GENEVA: Euope’s center of research into the Big Bang and what makes the universe tick, has announced a new program – one fusing science with art to encourage painting and music inspired by the wonders of the cosmos.
In more prosaic terms, CERN (the European Organization for Nuclear Research) has set course upon a “policy of engaging with the arts,” one that will set the European nuclear research center’s seal of approval upon cultural projects influenced by the particle physics at the heart of its work.
“The arts and science are inextricably linked,” said German physicist Rolf Heuer, CERN director general and a classical music fan. “Both are ways of exploring our existence, what it is to be human and what is our place in the universe.”
Japanese video artist and photographer Mariko Mori provided a more lyrical view of the ideas behind the program, which will be directed by a “Cultural Board for the Arts” and bring artists to work in residence at CERN.
“CERN’s challenge, to discover the truth of our existence with revolutionary science, provides inspiration to artists and creators everywhere,” said Mori after a recent visit to the center on the borders of France and Switzerland.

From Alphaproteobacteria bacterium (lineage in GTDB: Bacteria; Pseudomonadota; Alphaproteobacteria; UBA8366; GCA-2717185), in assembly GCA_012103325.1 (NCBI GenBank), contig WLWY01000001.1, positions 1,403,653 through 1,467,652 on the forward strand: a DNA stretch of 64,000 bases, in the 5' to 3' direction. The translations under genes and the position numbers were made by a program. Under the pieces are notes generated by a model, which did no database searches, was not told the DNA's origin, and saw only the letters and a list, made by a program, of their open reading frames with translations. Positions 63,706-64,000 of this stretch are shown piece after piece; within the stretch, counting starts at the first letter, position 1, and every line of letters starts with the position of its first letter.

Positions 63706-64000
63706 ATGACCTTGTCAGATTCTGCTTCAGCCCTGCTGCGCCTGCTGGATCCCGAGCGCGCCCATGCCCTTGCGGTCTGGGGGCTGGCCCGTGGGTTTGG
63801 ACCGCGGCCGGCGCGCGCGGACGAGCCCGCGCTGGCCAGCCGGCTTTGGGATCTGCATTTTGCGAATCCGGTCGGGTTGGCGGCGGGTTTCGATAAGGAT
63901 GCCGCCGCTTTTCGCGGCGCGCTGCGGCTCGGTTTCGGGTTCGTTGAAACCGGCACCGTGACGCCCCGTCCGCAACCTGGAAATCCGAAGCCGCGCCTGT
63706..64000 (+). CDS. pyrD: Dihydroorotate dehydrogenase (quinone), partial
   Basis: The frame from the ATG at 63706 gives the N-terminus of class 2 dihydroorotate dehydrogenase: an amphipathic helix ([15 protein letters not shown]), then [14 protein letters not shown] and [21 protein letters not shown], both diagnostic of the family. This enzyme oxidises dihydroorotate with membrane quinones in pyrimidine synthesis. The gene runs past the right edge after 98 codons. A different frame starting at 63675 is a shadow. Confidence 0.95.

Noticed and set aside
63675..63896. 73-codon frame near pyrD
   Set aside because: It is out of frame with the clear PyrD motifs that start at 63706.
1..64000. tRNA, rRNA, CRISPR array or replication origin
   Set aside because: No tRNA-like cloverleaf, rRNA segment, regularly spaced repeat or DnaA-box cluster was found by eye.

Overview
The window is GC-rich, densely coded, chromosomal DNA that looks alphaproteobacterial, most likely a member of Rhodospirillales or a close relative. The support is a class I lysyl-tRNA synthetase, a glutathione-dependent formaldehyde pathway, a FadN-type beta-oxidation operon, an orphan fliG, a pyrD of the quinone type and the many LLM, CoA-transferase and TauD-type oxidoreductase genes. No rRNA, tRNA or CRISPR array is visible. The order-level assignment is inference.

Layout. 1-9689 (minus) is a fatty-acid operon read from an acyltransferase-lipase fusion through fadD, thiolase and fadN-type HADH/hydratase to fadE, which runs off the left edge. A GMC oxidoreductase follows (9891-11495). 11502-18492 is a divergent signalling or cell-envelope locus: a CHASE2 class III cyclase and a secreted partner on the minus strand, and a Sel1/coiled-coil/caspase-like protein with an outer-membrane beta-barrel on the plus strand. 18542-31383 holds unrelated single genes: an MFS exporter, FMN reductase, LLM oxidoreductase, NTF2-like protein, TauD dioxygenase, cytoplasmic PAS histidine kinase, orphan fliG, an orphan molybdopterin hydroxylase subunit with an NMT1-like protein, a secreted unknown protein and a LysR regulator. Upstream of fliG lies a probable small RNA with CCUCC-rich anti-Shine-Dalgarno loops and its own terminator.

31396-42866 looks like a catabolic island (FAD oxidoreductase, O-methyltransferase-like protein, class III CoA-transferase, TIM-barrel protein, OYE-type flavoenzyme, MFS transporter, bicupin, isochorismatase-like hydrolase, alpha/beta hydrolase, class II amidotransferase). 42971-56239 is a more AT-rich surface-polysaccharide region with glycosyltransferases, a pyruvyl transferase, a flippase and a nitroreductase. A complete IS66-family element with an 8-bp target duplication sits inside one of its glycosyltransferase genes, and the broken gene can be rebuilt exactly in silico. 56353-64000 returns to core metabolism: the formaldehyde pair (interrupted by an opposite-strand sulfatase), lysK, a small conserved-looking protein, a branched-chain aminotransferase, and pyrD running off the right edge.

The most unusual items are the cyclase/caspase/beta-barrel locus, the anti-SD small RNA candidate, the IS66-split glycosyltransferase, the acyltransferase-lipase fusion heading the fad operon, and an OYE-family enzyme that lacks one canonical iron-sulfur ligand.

A rising star in international art who creates visions of alien worlds in sculpture, painting and video, Mori said that CERN is leading humankind’s efforts “to understand what we are.”
The 5-member “Cultural Board” – including a top opera company director from France, a museum chief from Switzerland and a CERN physicist specializing in the cosmic search for anti-matter – will select two projects a year for endorsement.
The cash-strapped CERN, whose budget is strictly controlled by its 20 member states, cannot provide finance itself, but Heuer says the moral backing will boost each project in seeking external funding.
As part of the new policy, the research center will form partnerships with leading international cultural organizations, like the digital arts body Ars Electronica, which will put CERN at the heart of its “Origins” festival in Linz, Austria in September.
CERN, whose subterranean Large Hadron Collider has simulated trillions of mini-versions of the Big Bang that created the universe 13.7 billion years ago since its launch in March 2010, is no newcomer to the arts.
Young researchers there have created rap accounts of the LHC launch, and physicists have formed a jazz band and a small symphony orchestra. Last year a U.S. artist used the whole side of a building on its main site for a mural illustrating what he called the secular mythology of “a cathedral of science.”